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Workplace Drug Abuse Policy

NCJ Number
Journal of Health Economics Volume: 12 Dated: (1993) Pages: 19-38
T G McGuire; C J Ruhm
Date Published
This paper studies workplace policies relating to drug testing and drug treatment in a labor market with asymmetric information about worker tendencies to abuse drugs and to incur the costs of workplace accidents.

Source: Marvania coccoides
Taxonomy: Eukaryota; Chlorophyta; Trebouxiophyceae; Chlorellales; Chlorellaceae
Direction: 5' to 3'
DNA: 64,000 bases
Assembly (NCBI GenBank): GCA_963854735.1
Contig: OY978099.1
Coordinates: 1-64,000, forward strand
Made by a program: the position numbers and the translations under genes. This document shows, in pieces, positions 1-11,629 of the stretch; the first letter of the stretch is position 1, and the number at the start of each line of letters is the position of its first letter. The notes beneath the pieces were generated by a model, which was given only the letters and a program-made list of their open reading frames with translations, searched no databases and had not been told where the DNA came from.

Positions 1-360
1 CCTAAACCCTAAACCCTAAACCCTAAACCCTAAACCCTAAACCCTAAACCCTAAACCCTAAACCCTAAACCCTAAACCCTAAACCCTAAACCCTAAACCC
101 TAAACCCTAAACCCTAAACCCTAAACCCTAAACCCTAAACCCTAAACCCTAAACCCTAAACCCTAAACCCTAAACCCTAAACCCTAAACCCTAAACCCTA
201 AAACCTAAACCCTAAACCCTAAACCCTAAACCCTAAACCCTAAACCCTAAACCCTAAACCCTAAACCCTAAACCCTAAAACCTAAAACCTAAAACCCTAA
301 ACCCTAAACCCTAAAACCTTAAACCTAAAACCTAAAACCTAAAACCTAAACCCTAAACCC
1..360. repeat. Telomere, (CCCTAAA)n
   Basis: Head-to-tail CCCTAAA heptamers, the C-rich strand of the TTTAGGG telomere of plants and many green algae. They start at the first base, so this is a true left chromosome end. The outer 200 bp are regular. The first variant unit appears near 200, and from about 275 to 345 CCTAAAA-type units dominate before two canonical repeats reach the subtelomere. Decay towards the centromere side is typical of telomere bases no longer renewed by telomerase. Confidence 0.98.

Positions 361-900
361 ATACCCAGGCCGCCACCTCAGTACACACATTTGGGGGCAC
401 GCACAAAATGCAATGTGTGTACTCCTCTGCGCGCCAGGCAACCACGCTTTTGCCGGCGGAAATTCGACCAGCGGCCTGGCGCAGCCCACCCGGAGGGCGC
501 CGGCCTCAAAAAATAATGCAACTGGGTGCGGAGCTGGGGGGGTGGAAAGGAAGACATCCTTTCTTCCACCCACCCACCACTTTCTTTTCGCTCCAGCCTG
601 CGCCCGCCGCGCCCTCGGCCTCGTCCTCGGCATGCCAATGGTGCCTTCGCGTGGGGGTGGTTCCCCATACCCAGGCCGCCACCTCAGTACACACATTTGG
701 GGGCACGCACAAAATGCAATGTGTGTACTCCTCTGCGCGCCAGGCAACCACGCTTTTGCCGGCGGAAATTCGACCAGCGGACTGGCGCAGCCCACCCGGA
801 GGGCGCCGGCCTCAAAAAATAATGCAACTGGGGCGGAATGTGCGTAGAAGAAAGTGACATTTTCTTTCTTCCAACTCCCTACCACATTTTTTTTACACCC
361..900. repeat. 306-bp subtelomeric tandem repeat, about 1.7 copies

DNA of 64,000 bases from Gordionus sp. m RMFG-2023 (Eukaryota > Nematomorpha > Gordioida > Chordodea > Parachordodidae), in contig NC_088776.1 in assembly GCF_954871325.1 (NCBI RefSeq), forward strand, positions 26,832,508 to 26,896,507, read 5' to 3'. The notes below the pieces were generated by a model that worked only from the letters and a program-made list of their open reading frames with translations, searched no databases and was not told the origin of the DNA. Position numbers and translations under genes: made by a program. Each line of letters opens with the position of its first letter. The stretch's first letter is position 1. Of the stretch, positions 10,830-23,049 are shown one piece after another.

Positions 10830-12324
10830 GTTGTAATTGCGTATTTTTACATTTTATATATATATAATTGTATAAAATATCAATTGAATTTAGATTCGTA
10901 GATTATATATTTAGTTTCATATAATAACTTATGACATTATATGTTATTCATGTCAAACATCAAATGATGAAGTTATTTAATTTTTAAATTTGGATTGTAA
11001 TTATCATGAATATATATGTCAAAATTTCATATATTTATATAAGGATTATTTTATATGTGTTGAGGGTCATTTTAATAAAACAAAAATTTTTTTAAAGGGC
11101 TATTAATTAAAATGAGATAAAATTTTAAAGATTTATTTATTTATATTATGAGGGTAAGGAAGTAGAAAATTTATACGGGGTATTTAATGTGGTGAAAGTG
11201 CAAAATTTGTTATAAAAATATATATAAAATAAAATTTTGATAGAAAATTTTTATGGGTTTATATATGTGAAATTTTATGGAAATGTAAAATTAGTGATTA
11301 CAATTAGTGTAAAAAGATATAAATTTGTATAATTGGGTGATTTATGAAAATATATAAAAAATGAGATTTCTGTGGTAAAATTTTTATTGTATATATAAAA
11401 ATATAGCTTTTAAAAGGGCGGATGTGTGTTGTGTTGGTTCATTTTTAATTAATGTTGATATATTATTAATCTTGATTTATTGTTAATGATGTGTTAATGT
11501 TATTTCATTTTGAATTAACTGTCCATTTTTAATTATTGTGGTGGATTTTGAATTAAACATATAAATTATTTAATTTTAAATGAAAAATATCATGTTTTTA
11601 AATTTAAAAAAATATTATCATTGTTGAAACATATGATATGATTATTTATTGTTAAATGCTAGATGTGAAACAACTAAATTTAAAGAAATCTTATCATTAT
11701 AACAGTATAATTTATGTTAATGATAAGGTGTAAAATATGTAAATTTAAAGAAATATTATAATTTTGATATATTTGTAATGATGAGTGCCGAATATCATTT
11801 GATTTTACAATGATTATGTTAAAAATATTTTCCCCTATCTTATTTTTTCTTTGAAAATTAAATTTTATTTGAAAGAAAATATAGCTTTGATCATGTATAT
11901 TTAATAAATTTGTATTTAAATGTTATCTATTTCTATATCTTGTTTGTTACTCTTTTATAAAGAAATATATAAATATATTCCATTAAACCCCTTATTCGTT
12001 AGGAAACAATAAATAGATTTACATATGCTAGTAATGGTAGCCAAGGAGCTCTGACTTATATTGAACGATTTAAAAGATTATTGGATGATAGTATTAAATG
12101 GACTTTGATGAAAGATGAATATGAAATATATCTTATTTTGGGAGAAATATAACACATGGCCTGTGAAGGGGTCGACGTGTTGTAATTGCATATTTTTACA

The discussion notes that drug abuse has a moral hazard component related to worker choice of treatment or other deterrent activities, as well as a selection component related to drug testing. It notes that when worker tendencies cannot be observed, treatment or deterrent activities undertaken by a worker create a positive externality for other members of the workforce by raising average productivity levels. Since these benefits are not fully received by the person paying for them, the labor market equilibrium will generally produce undertreatment. In addition, asymmetric information may create a negative externality from drug testing, as workers engage in costly testing to signal to firms that they abstain from drugs. To the extent that these costly signals are acquired without any corresponding increase in total productivity, overtesting may result. These costs and benefits exist only inside the labor market; this analysis omits consideration of social costs and benefits outside the labor market. Overall, the analysis concludes that labor market incentives will generally lead to too little treatment and too much testing. Appended analyses and 24 references (Author abstract modified)